- The Ankole-Watusi is a very impressive looking type of bovine. This remarkable breed, a species of Sanga cattle, remains famous for its gargantuan horns. Sometimes (and for understandable reasons), people refer to it as the Ankole Longhorn.
- Yet, in the wild, its numbers rapidly declined. Consequently, the IUCN once listed it as Endangered. Its numbers later increased enough, however, that the organization subsequently removed it from the Endangered List.
- It should be noted that this numerical increase occurred partly due to captive breeding practices since its appearance makes these impressive creatures extremely popular as show animals. This is perhaps better than just slaughtering it for the horns.
Ankole-Watusi Physical Description
With the obvious exception of the horns, the Ankole-Watusi forms a medium-sized type of cattle. Concerning size, it shows a moderate degree of sexual dimorphism, a common trait among mammals.
Because of this, females typically attain a maximum weight of 1,200 lb (540 kg). Meanwhile, males usually reach an upper-limit weight of roughly 1,600 lb (730 kg).
In color, individuals most typically display a solid dark brown, though some individuals may display white spots or blotches, as well.
Its most distinctive and most noteworthy feature, of course, remains the extremely large horns. These grow honeycombed with blood vessels, to aid in cooling. Nature is amazing.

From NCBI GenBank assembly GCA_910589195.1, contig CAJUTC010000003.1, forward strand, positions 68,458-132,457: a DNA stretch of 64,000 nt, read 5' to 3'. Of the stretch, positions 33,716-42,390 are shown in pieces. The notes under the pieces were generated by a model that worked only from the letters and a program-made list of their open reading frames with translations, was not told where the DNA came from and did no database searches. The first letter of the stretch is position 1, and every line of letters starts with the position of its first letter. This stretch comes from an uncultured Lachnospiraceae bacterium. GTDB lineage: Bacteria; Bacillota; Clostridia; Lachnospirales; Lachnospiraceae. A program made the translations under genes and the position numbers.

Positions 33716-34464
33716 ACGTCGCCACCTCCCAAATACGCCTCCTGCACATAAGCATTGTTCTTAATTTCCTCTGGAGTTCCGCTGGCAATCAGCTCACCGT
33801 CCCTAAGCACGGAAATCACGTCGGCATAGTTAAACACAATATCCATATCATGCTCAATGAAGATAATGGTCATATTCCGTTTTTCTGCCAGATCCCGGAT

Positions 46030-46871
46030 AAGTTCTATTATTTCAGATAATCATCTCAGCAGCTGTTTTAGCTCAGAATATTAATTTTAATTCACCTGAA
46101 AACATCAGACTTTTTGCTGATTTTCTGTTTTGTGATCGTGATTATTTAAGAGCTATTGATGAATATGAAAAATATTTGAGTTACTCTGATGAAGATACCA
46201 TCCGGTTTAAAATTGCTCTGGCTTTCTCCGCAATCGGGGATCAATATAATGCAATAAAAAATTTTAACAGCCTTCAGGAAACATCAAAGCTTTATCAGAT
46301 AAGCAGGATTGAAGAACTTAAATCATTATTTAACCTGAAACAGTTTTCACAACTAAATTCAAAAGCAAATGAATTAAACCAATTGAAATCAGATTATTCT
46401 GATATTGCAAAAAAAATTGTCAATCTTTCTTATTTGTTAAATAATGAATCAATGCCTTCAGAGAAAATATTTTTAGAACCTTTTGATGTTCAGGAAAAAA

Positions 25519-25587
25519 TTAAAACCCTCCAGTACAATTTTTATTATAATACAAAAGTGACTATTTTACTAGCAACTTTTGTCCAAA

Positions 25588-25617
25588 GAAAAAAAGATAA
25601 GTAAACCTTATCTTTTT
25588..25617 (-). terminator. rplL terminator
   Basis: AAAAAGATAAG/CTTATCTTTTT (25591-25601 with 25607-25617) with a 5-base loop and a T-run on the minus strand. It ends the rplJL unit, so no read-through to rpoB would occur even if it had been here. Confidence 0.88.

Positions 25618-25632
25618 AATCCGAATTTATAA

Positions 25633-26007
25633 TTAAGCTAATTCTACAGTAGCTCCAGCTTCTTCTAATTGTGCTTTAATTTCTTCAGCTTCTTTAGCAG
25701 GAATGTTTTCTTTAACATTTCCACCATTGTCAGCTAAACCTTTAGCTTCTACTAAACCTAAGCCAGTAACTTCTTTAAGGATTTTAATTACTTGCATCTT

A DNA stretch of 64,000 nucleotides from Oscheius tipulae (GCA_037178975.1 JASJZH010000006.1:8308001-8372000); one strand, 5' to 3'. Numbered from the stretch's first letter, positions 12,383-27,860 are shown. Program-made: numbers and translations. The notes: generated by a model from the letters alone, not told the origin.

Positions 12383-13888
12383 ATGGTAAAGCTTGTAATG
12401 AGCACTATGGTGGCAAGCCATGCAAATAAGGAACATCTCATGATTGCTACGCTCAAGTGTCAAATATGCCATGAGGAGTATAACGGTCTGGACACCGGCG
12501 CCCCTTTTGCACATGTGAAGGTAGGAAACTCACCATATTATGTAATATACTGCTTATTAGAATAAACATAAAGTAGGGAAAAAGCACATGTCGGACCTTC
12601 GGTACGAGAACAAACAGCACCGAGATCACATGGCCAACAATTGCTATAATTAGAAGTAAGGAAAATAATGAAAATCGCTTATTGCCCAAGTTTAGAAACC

The animal also often uses the horns with respectable effectiveness in defense of the individual or the young. The span of these incredible horns may be as much as 8 ft (2.4 m) from tip to tip. Now that is pretty impressive.
- Kingdom: Animalia
- Phylum: Chordata
- Class: Mammalia
- Order: Artiodactyla
- Family: Bovidae
Ankole-Watusi Habitat, Ecology, and History
The Ankole-Watusi is endemic to the Saharan regions of Africa, so it has evolved to live in extremely hot and dry climates.
It has also adapted quite well too, and subsequently established itself in, other regions. These include Europe, Australia, and both North and South America.
This marvelous creature has an entirely herbivorous diet, like other bovines. It consumes primarily local grasses and leaves.
The entire herd sleeps together at night, with the calves placed in the center, and the bulls sleeping along the outer rim, with the horns facing outwards.
The Ankole-Watusi holds the (dubious) distinction of being one of the earliest confirmed domesticated animals. Records indicate that its domestication began at least 6,000 years ago.